Ethan & Choco's Book Club

Striving to make access to books and reading a core part of the care that SuperKids receive in the hospital, with the principal premise that literacy support for children fighting cancer and other life-threatening conditions can help promote cognitive development and social connections that are part of thriving through treatment and beyond

Five More Ways ECBC Helps Hospitalized Kids Thrive: September 17-21st.

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The last five days of ways that ECBC helps hospitalized kids thrive have gone unposted due to extensive prep for ECBC’s large book bag packaging day on Saturday, so here briefly are the five ways for those days, including today. Bedside reading has been the backbone of ECBC’s programs at CHOC, yet they are still on hold since there is no “covid-allowed” way to get our volunteers in the hospital. We have already described a few ways that bedside reading benefits hospitalized kids; here are a few more:

September 17. Bedside reading exposes patients to poetry! Generally speaking, all kids are under-exposed to poetry…yet it’s a wonderful type of text to read aloud. It’s fun to listen to, it’s great for langauge and vocabulary building, it can be a powerful way to work on some important comprehension skills such as visualizing and making text connections, and it can be a bridge to greater interest in reading other types of texts. Bedside readers make sure to include poetry in their read alouds with patients of all ages.

September 18. Most hospitalized teens (and non-hospitalized teens) are long passed the days of being read to. But, that doesn’t mean they don’t benefit from it, especially when they tend to spend most of their time in the hospital room on a screen. Our bedside readers include teens in their invitations to participate in a read aloud, and when they get a “yes”, they know which books to select that are short enough for a 15-20 minute read-aloud yet clever or interesting enough to generate thoughtful dialogue. Bedside readers are thrilled when they get to read to a teenager, and it seems like most teens that give it a try end up asking for more.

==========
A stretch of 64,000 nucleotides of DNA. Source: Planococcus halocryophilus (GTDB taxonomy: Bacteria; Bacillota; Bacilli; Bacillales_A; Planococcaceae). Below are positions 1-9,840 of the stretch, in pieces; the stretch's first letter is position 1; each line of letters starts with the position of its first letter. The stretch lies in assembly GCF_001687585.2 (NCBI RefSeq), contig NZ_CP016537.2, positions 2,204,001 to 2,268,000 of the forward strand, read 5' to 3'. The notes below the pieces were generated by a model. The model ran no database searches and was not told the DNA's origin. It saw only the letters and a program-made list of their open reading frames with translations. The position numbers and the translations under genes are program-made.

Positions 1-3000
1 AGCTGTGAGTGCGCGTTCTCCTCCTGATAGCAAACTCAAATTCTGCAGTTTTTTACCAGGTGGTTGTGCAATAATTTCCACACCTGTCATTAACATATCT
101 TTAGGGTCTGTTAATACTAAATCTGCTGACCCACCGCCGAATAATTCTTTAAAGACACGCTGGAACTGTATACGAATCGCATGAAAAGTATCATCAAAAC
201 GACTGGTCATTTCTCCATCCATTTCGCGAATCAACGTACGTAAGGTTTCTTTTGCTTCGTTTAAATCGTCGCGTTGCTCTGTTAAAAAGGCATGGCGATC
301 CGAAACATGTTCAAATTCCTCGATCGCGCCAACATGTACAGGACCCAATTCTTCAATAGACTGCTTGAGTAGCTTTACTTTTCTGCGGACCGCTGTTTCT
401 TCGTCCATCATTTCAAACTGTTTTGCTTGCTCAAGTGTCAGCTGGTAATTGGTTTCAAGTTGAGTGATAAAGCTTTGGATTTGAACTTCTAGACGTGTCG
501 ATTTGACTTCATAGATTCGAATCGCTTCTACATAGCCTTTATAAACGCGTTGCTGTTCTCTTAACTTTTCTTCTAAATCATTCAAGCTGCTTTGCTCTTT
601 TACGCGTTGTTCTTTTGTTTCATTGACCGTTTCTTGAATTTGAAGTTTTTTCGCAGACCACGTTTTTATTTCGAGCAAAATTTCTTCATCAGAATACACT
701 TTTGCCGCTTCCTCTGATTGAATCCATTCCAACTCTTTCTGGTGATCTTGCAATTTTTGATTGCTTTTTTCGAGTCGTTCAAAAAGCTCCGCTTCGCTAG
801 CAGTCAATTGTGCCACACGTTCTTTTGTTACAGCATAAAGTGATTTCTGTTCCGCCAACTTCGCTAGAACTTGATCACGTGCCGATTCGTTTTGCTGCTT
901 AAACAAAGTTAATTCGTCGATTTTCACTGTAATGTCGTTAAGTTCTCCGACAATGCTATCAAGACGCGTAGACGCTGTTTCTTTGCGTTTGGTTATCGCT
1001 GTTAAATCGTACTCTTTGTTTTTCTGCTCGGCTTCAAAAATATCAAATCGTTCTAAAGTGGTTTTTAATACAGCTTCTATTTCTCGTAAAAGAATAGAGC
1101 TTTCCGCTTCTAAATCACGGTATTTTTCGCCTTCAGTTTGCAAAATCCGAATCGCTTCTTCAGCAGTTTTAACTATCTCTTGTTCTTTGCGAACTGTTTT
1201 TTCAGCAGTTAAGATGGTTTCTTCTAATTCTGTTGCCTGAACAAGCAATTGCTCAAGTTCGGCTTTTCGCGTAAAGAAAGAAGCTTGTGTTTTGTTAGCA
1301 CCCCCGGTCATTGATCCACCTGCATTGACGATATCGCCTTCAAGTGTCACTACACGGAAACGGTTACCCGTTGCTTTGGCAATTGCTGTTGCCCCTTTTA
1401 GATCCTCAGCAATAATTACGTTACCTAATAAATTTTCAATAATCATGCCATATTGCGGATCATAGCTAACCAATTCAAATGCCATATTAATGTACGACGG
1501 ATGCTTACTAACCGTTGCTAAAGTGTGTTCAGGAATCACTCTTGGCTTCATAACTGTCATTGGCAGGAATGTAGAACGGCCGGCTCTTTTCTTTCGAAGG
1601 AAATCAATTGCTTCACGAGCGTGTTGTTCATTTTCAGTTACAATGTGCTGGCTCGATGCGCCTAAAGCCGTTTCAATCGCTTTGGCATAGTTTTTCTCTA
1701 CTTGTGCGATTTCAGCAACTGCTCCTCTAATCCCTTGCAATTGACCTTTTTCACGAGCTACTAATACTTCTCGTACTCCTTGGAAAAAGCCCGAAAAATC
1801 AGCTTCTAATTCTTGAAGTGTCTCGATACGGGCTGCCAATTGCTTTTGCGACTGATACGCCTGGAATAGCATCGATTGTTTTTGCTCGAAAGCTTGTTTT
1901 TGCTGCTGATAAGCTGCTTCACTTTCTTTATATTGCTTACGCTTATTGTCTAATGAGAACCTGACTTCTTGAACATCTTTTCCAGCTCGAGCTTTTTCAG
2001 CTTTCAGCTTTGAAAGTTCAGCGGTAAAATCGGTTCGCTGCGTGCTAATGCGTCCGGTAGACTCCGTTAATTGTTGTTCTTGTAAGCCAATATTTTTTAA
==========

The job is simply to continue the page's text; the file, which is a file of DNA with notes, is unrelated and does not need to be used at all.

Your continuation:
September 19. In addition to reading to oncology patients, ECBC’s bedside readers also have read regularly to neurology patients — many of whom have neurocognitive deficits or are nonverbal. We have received incredible feedback from neurology patient parents that their children are enjoying and benefiting from the read alouds, and they’ve expressed gratitude that their kids are included in read-aloud sessions despite their ability to respond in typical ways.  

September 20. Bedside readers also engage patients in creative literature-based crafts, such as making a popsicle stick story character, painting a setting on a blank puzzle, or writing a sequel to a picture book. These activities nurture creative thinking as well as more positive attitudes about literature and reading. 

September 21. ECBC’s Read-Aloud Wagon…just seeing it in the hallway has become a visible reminder to patents and families about the importance of reading while in the hospital. It is not uncommon for bedside readers to be stopped while pulling a wagon and asked for a room visit.  Exactly ECBC’s mission, that books and reading become part of kids care at CHOC!

To support BOOK IT 2020 and ECBC’s bedside reading program, go to Donate $20 to fund one bedside reading book, $100 for a new poetry book for each of our six age group categories, and $600 for one month’s supply of high-quality books for the bedside reading read-aloud wagons.  THANK YOU for helping to honor cancer warriors and hospitalized kids during Childhood Cancer Awareness Month!

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